Capt. B. I cannot answer that.
I have numerous sympathizers throughout the entire North.
Mr. V. In Northern Ohio?
Capt. B. No more there than any where else-in all the Free States.
Mr. V. But are you not personally acquainted in Southern Ohio?
Capt. B. Not very much.
Mr. V. (To Stevens.) Were you at the convention last June?
Stevens. I was.
Mr. V. (To Capt. Brown.) You made a speech there?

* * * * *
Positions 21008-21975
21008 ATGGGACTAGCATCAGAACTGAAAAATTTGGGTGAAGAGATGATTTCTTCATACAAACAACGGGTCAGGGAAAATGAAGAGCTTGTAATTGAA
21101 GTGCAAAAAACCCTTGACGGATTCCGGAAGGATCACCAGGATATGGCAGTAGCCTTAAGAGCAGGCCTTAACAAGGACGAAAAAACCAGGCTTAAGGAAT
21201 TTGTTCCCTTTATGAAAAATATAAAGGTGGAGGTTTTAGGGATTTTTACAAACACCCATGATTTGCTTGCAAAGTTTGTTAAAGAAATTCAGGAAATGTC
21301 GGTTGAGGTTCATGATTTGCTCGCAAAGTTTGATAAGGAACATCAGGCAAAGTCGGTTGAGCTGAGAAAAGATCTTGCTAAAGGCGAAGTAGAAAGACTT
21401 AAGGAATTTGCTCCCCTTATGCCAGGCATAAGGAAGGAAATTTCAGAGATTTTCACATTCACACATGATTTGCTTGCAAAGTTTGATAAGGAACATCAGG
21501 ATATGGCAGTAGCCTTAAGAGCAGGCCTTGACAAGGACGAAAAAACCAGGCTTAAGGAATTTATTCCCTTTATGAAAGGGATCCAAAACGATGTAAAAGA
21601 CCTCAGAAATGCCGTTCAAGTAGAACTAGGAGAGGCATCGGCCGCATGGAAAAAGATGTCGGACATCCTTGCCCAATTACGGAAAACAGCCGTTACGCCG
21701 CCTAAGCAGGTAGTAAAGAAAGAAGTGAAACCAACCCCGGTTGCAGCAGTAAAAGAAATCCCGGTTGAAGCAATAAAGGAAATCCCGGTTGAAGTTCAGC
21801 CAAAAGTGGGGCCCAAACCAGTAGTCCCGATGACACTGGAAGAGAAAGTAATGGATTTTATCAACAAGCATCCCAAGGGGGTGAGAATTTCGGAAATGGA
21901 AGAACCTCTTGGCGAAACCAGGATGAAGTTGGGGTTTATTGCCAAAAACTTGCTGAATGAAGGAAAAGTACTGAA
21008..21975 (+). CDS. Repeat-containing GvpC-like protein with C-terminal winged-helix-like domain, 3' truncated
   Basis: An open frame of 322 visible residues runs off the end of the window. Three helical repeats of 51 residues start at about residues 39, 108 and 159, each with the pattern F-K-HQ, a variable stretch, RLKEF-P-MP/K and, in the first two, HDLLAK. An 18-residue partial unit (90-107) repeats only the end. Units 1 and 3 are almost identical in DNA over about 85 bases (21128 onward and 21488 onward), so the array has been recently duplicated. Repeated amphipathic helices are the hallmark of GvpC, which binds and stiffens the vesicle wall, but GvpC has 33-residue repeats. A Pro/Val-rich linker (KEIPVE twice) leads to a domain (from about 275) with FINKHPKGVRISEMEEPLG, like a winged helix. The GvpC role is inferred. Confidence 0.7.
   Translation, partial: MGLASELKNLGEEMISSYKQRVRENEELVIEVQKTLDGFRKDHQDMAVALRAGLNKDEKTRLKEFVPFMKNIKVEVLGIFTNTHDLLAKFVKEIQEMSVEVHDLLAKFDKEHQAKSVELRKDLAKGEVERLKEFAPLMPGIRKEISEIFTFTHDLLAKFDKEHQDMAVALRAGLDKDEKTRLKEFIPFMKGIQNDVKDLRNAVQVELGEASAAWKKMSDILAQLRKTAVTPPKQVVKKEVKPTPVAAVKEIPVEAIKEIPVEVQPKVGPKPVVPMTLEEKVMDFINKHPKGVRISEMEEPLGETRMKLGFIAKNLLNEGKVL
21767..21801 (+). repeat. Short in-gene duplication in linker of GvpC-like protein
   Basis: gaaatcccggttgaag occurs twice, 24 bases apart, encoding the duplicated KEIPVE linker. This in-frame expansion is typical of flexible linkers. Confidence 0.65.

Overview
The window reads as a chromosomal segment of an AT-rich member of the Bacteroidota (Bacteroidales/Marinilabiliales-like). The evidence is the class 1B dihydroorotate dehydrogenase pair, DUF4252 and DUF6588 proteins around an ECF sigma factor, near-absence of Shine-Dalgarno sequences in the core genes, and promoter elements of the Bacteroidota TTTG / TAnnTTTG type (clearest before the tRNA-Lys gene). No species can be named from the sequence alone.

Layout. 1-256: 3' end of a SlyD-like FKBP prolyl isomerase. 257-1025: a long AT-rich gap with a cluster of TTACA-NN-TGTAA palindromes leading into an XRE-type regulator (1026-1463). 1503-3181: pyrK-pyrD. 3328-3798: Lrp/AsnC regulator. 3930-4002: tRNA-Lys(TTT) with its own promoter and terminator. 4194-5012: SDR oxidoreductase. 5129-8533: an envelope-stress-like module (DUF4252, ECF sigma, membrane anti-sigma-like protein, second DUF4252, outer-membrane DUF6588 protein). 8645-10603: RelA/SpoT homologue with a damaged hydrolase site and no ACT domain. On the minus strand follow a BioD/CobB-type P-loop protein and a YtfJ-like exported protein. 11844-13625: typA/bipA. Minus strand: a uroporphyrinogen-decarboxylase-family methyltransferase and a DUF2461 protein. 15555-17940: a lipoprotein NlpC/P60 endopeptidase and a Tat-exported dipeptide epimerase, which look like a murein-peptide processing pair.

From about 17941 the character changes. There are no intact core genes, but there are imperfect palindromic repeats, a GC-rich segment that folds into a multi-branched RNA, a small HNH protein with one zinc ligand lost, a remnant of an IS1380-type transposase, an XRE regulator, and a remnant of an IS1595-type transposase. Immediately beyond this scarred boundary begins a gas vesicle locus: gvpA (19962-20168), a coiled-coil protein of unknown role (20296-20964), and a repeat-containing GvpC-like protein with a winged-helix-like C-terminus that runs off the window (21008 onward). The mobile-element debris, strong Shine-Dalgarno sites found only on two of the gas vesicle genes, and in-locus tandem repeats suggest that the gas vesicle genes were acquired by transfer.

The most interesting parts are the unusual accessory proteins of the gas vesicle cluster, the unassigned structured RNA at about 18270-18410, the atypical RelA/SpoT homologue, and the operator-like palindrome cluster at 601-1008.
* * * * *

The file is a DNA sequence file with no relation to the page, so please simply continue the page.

Capt. B. I did, sir.
Bystander. Did you ever live in ~Washington city?
Capt. B. I did not. I want you to understand, gentlemen, that 1 respect the rights of the poorest and weakest of the colored people, oppressed by the slave system, just as much as I do those of the most wealthy and powerful.
That is the idea that has moved me, and that alone.
We expected no reward except the satisfaction of endeavoring to do for those in distress — the greatly oppressed — as we would be done by. The cry of distress, of the oppressed, is my reason, and the only thi